WHO’S UP, WHO’S DOWN – Forecasting is not an exact science, but interesting nevertheless:

The 2018 World Economic League Table, released today, projects that Australia will jump two spots to become the 11th largest economy on the globe by 2025.

The report, published by the London-based Centre for Economics and Business Research (CEBR), attributes much of the growth to high immigration levels boosting the population…

One of the report’s key findings is that China will overtake the US as the world’s largest economy by 2030…

By 2032, three out of the world’s four largest economies will be Asian — China, India and Japan — while South Korea and Indonesia will enter the top 10 for the first time.

India will overtake Britain and France to become the world’s fifth largest economy next year and will become the world’s third largest by 2032.

The huge economic changes will have huge political and social consequences for everyone around the world. Nevertheless, for all the talk of China’s rise to number one and superpowerdom, I don’t think this is going to be necessarily smooth or even inevitable. China’s communist-capitalist rulers have papered over a lot of cracks on the way up. They have been relatively lucky so far, carried forward by the momentum, but problems, like the rotten banking system, are not going to magically disappear.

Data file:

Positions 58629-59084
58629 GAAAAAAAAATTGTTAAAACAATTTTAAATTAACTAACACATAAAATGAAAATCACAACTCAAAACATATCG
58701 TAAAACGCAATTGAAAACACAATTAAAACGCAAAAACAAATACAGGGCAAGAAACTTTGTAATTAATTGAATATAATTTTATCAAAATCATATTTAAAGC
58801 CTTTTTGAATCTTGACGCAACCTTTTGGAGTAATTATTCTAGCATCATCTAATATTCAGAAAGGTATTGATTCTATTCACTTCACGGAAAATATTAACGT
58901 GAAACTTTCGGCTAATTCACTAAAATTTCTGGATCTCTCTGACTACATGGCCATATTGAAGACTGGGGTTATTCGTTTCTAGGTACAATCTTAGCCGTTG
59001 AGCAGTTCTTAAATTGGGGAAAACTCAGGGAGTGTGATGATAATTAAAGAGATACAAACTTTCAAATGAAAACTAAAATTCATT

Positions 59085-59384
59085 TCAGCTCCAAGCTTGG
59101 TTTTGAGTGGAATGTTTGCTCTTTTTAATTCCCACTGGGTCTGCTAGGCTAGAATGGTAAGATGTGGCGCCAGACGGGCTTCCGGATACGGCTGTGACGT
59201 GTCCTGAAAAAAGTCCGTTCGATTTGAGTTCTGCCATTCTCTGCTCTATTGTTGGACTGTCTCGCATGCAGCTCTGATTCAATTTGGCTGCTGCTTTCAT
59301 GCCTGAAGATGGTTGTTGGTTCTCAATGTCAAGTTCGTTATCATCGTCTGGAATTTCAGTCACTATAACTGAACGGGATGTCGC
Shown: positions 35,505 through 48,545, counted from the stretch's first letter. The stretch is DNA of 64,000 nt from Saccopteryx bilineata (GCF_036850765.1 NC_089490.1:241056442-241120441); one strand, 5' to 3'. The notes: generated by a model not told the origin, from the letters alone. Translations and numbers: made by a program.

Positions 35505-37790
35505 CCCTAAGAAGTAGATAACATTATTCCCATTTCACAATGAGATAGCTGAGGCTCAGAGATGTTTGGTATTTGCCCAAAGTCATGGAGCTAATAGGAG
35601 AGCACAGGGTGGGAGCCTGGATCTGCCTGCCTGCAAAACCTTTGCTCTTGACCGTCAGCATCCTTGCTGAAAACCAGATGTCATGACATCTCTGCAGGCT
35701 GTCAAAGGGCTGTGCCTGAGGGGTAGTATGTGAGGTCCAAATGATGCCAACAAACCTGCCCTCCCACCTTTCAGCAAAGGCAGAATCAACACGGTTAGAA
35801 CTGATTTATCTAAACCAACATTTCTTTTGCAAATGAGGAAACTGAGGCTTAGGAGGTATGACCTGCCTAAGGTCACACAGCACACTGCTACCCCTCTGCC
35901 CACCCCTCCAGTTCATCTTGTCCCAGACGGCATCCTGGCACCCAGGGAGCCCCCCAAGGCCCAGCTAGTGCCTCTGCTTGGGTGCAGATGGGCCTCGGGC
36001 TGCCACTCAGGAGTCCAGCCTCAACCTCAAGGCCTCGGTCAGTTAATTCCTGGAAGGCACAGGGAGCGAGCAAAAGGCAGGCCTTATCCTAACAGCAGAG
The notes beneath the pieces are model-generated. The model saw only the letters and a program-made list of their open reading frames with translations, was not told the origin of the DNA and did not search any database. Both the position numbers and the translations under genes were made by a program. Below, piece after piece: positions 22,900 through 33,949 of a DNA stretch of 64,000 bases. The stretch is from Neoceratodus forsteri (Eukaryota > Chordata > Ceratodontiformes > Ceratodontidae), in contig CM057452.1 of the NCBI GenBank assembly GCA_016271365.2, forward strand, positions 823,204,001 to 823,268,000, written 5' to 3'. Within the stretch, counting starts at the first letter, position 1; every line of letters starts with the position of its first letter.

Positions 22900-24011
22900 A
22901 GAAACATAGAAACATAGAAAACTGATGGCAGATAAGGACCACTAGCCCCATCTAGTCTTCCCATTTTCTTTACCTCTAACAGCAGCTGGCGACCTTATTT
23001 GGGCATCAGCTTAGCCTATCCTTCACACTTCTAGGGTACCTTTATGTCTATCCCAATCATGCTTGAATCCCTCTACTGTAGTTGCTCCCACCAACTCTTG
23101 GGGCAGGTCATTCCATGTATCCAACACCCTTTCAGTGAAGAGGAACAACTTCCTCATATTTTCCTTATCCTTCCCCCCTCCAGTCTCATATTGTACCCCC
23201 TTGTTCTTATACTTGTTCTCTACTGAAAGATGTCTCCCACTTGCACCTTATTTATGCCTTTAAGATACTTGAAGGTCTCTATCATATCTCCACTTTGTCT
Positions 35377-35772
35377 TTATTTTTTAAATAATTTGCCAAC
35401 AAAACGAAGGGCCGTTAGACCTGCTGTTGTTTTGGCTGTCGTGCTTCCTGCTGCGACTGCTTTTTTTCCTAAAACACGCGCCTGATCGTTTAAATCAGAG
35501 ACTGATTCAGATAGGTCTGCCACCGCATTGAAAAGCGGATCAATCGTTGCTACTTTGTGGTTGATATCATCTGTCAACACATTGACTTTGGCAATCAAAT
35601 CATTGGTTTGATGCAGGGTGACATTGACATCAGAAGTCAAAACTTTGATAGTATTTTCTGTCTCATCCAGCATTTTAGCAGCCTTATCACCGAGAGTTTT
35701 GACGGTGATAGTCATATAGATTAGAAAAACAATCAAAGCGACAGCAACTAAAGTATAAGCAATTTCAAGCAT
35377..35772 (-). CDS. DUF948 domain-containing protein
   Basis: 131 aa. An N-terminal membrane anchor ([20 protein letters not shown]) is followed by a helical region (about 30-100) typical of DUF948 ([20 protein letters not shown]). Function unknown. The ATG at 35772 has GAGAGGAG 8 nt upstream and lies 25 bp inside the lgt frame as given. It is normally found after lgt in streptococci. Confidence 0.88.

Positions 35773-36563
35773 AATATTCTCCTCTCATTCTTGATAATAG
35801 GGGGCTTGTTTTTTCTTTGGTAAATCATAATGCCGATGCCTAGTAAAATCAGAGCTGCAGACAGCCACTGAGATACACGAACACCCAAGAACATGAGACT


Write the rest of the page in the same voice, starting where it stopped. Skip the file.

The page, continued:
Also this, later in the same story:

Researchers had a gloomy outlook for world trade in 2017 after Britain voted to pull out of the European Union and Donald Trump was swept to power with a protectionist mandate.

But their fears have not been realised.

According to Netherlands Central Planning Bureau data, world trade grew by 5 per cent in 2017, which is about equal to the growth in the past three years combined.

The report found that the US President’s “America first” policies would not impede growth too drastically and that his tax reforms would boost the US economy.

It also found that Brexit would have less of an impact on the UK economy than initially feared, thanks to robust tech and creative sectors. The UK is projected to bounce back and overtake France in 2020.

“The failure of Donald Trump to follow through on much of his protectionist agenda and the willingness of the UK to do a trade deal with the EU mean that the death of world trade through protectionism is greatly exaggerated,” the report states.

The researchers project that 3D printing will lead to less trade across borders, and that information technology services will fill the gap.